Some House Republicans Are Advocating for Burchett’s Amendment Over Schumer’s, But It Contains the Same Loopholes

Rep. Matt Gaetz, who has also spoken in favor of UAP disclosure, said on November 29 that he prefers Burchett’s UAP NDAA Amendment.

Gaeta said Burchett’s version “mandates the Department of Defense (DoD) to declassify the military’s knowledge on UAPs within 180 days of the NDAA’s enactment.” 

He added, “Instead, @SenSchumer is trying to jam his amendment through the NDAA conference that would establish a commission akin to the decades-long JFK investigation. Under the commission, it could take up to 25 years to declassify documents and records related to UAPs. This is unacceptable.”

But Burchett’s amendment also has its flaws, as we previously reported. The original version that Burchett proposed was farther reaching than the one that ended up in the House’s version of the NDAA. We compared both versions here. The approved version added a loophole similar to the one in Schumer’s, which notes that declassification would only apply to documents “that do not reveal sources, methods, or otherwise compromise the national security of the United States.” 

The amendment also only applies to “publicly known sightings of unidentified aerial phenomenon” that involve Department of Defense documents and records. It defines relevant sightings as “a sighting of an of an unidentified aerial phenomenon about which there is information available in the public domain prior to the declassification of documents and records required under subsection (a), but does not include United States Government information that was an unauthorized public disclosure.”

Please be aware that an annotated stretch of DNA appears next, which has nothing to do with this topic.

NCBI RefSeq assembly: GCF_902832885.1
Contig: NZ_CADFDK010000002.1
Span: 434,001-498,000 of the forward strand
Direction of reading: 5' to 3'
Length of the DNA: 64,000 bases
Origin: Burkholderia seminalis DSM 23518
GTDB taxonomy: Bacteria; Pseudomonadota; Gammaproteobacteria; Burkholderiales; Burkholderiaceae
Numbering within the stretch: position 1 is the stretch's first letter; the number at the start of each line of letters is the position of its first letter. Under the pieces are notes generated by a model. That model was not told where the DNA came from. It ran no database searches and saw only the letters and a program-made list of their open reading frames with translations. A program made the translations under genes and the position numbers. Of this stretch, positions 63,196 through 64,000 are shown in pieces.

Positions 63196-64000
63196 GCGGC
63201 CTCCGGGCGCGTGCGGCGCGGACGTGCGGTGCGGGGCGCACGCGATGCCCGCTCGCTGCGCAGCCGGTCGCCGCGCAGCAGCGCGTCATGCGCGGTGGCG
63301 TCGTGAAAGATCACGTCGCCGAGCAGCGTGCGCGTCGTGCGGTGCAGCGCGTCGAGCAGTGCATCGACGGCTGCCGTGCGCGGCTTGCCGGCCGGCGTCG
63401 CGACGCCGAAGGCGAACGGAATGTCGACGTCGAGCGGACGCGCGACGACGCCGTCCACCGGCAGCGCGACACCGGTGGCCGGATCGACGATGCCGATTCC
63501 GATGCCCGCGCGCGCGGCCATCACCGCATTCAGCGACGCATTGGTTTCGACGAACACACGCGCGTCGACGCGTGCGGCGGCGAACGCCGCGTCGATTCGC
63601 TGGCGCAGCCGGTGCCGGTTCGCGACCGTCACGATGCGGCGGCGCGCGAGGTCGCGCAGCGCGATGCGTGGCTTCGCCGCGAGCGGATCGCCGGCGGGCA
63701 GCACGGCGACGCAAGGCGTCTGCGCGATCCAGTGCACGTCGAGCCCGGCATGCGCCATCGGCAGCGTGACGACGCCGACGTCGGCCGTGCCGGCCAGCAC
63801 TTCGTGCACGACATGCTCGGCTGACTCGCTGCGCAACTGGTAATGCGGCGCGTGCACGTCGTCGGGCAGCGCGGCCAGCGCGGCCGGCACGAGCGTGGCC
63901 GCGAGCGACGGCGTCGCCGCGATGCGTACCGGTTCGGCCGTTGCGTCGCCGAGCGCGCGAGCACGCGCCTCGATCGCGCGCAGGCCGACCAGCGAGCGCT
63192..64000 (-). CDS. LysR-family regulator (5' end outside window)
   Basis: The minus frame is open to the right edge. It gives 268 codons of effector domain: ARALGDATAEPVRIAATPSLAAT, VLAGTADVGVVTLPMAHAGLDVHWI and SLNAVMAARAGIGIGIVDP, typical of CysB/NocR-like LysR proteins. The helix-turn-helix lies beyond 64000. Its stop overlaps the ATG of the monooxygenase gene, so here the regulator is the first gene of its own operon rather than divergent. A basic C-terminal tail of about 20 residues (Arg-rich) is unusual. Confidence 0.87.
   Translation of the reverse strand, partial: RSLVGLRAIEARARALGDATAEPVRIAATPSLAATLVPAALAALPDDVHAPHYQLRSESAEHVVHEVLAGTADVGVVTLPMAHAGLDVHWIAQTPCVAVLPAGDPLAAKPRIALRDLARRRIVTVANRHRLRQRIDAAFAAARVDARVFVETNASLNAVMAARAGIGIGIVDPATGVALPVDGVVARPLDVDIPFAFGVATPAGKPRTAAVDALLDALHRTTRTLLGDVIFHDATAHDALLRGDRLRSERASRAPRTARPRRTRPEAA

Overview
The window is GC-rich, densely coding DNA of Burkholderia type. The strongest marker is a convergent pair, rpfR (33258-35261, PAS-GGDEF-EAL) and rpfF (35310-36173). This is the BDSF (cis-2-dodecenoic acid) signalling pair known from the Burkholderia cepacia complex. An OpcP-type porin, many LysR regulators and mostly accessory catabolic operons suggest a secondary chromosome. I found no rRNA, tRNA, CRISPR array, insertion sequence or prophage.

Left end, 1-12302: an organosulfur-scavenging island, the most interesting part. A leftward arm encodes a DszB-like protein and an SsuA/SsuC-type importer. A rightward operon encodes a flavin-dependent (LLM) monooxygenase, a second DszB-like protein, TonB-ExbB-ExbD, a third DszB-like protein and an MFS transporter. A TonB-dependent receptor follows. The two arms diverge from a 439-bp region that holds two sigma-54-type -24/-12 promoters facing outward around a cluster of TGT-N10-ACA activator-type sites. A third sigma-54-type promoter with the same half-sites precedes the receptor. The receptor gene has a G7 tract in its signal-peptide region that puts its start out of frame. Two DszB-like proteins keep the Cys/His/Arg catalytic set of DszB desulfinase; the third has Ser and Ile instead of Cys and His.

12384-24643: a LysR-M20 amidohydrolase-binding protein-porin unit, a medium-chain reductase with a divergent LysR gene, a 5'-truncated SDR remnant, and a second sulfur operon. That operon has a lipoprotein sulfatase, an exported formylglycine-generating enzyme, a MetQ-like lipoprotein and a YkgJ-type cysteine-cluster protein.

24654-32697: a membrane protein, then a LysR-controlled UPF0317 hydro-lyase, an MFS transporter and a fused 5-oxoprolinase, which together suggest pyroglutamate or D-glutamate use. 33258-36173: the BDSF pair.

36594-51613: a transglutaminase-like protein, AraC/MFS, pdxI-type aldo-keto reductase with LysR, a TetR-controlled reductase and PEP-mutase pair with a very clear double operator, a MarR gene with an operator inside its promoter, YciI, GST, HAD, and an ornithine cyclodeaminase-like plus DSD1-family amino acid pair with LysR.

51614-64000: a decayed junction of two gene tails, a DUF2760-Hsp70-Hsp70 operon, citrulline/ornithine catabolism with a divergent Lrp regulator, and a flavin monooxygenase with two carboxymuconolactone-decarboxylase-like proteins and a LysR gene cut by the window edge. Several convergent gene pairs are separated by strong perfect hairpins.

Burchett’s amendment also has a rule of construction that does not give the Secretary of Defense authority over anything that didn’t already fall under their purview. 

It notes: “RULE OF CONSTRUCTION.—Nothing in this section shall require the Secretary of Defense to declassify any information that the Secretary does not already have the authority to declassify under Executive Order 13526, or any successor order.”

You can read the amendment that’s in the NDAA below. 

Revised amendment (
Revised amendment (
Revised amendment page 2 (
Revised amendment page 2 (

So in many ways, Burchett’s amendment is narrower than Schumer’s, and still has the same national security loophole. However, it does push for faster declassification than Schumer’s amendment.

It would be nice if the final NDAA could ultimately include both Schumer’s and Burchett’s amendments (even though the national security loophole would still exist for both), without further watering either one down. 

But at this point, UFO disclosure seems to be in danger from political infighting, among other issues. We’ll keep a close eye on what happens next. 

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    Stephanie Dwilson started Post Apocalyptic Media with her husband Derek. She's a licensed attorney and has a master's in science and technology journalism. You can reach her at [email protected].